To build public trust in the courts and improve case-management effectiveness, it is incumbent upon court leaders to avoid politicization of the assignment process. In assigning judges to various civil case dockets, court leaders should consider a composite of factors including: (1) demonstrated case management skills, (2) litigation experience, (3) previous training, (4) specialized knowledge, (5) interest, (6) reputation with respect to neutrality, and (6) professional standing within the trial bar.
C. USE TECHNOLOGY WISELY
10.1 Courts must use technology to support a court-wide teamwork approach to case management.
10.2 Courts must use technology to establish business processes that ensure forward momentum of civil cases.
10.3 To measure progress in reducing unnecessary cost and delay, courts must regularly collect and use standardized, real-time information about civil case management.
10.4 Courts should use information technology to inventory and analyze their existing civil dockets.
10.5 Courts should publish measurement data as a way to increase transparency and accountability, thereby encouraging trust and confidence in the courts.
This recommendation is fundamental to achieving effective case management. To implement right-sized case management, courts must have refined capacities to organize case data, notify interested persons of requirements and events, monitor rules compliance, expand litigant understanding, and prompt judges to take necessary actions. To meet these urgent needs, courts must fully employ information technologies to manage data and business processes. It is time for courts to catch up with the private sector. The expanding use of online case filing and electronic case management is an important beginning — but just a beginning. Enterprises as diverse as commercial air carriers, online retailers, and motor vehicle registrars have demonstrated ways to manage hundreds of thousands of transactions and communications. What stands in the way of courts following suit? If it involves lack of leadership, the committee trusts that these recommendations will embolden chief justices and state court administrators to fill that void.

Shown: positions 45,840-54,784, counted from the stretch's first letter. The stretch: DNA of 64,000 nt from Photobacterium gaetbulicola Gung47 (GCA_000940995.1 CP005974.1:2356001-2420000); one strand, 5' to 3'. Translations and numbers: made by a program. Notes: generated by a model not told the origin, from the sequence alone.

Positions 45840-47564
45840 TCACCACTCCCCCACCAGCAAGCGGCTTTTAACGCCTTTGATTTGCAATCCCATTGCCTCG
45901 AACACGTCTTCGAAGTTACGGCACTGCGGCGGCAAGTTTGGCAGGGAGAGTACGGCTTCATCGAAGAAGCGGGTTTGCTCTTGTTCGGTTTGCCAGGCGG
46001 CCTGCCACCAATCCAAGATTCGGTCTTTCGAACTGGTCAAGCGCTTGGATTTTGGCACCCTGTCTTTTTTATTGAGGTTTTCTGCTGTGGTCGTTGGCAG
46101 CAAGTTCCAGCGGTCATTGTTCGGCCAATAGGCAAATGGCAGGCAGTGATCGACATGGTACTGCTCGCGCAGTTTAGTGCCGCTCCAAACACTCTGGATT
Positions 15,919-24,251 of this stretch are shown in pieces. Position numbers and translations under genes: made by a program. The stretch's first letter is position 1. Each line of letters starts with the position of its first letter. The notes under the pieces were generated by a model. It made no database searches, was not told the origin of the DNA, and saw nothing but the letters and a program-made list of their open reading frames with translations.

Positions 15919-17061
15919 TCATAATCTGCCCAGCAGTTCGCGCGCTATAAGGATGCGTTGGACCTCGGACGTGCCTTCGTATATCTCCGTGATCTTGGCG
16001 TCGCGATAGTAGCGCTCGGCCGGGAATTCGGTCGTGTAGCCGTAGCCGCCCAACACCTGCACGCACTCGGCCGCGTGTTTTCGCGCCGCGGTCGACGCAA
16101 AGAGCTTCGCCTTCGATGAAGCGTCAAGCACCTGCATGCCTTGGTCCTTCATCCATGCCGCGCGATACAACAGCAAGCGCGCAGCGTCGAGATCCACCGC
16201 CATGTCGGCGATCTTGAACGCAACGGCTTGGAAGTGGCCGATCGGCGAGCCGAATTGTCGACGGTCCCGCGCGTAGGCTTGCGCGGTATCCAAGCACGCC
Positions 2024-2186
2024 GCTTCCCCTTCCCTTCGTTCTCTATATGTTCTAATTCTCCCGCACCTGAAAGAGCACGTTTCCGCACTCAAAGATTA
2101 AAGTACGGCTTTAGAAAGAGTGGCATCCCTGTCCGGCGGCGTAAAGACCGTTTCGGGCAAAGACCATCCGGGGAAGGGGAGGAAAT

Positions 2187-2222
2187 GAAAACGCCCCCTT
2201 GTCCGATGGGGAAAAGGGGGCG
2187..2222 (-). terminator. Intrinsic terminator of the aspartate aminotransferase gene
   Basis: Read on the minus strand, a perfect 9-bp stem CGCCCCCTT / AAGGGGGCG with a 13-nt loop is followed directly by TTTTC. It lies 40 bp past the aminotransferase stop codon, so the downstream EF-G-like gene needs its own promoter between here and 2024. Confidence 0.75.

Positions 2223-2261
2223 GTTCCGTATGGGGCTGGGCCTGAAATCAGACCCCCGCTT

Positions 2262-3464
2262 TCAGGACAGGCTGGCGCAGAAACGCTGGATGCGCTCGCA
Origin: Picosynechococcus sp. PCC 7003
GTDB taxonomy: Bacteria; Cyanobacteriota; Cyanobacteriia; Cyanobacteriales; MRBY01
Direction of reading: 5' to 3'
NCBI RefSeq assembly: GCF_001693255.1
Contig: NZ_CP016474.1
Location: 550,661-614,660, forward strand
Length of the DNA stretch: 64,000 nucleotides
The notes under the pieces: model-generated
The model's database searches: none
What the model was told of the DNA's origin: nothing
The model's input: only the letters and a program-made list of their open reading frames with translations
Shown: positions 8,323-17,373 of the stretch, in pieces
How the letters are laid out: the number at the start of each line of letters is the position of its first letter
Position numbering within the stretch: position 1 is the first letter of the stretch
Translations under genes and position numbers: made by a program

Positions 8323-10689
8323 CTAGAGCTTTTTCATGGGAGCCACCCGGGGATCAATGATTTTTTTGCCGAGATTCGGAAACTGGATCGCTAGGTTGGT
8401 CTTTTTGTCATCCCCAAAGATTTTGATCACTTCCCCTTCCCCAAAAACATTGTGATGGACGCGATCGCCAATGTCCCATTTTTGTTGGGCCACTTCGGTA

D. FOCUS ATTENTION ON HIGH-VOLUME AND UNCONTESTED CASES
11.1 Courts must implement systems to ensure that the entry of final judgments complies with basic procedural requirements for notice, standing, timeliness, and sufficiency of documentation supporting the relief sought.
11.2 Courts must ensure that litigants have access to accurate and understandable information about court processes and appropriate tools, such as standardized court forms and checklists for pleadings and discovery requests.
11.3 Courts should ensure that the courtroom environment for proceedings on high-volume dockets minimizes the risk that litigants will be confused or distracted by over-crowding, excessive noise, or inadequate case calls.
11.4 Courts should, to the extent feasible, prevent opportunities for self-represented persons to become confused about the roles of the court and opposing counsel.
State court caseloads are dominated by lower-value contract and small claims cases rather than high-value commercial or tort cases. Many courts assign these cases to specialized court calendars such as landlord/tenant, consumer debt collection, mortgage foreclosure, and small claims dockets. Many of these cases exhibit similar characteristics. For example, few cases are adjudicated on the merits, and almost all of those are bench trials. Although plaintiffs are generally represented by attorneys, defendants in these cases are overwhelmingly self-represented, creating an asymmetry in legal expertise that, without effective court oversight, can easily result in unjust case outcomes. Although most cases would be assigned to the streamlined pathway under these recommendations, courts should attend to signs that suggest a case might benefit from additional court involvement. Indicators can include the raising of novel claims or defenses that merit closer scrutiny.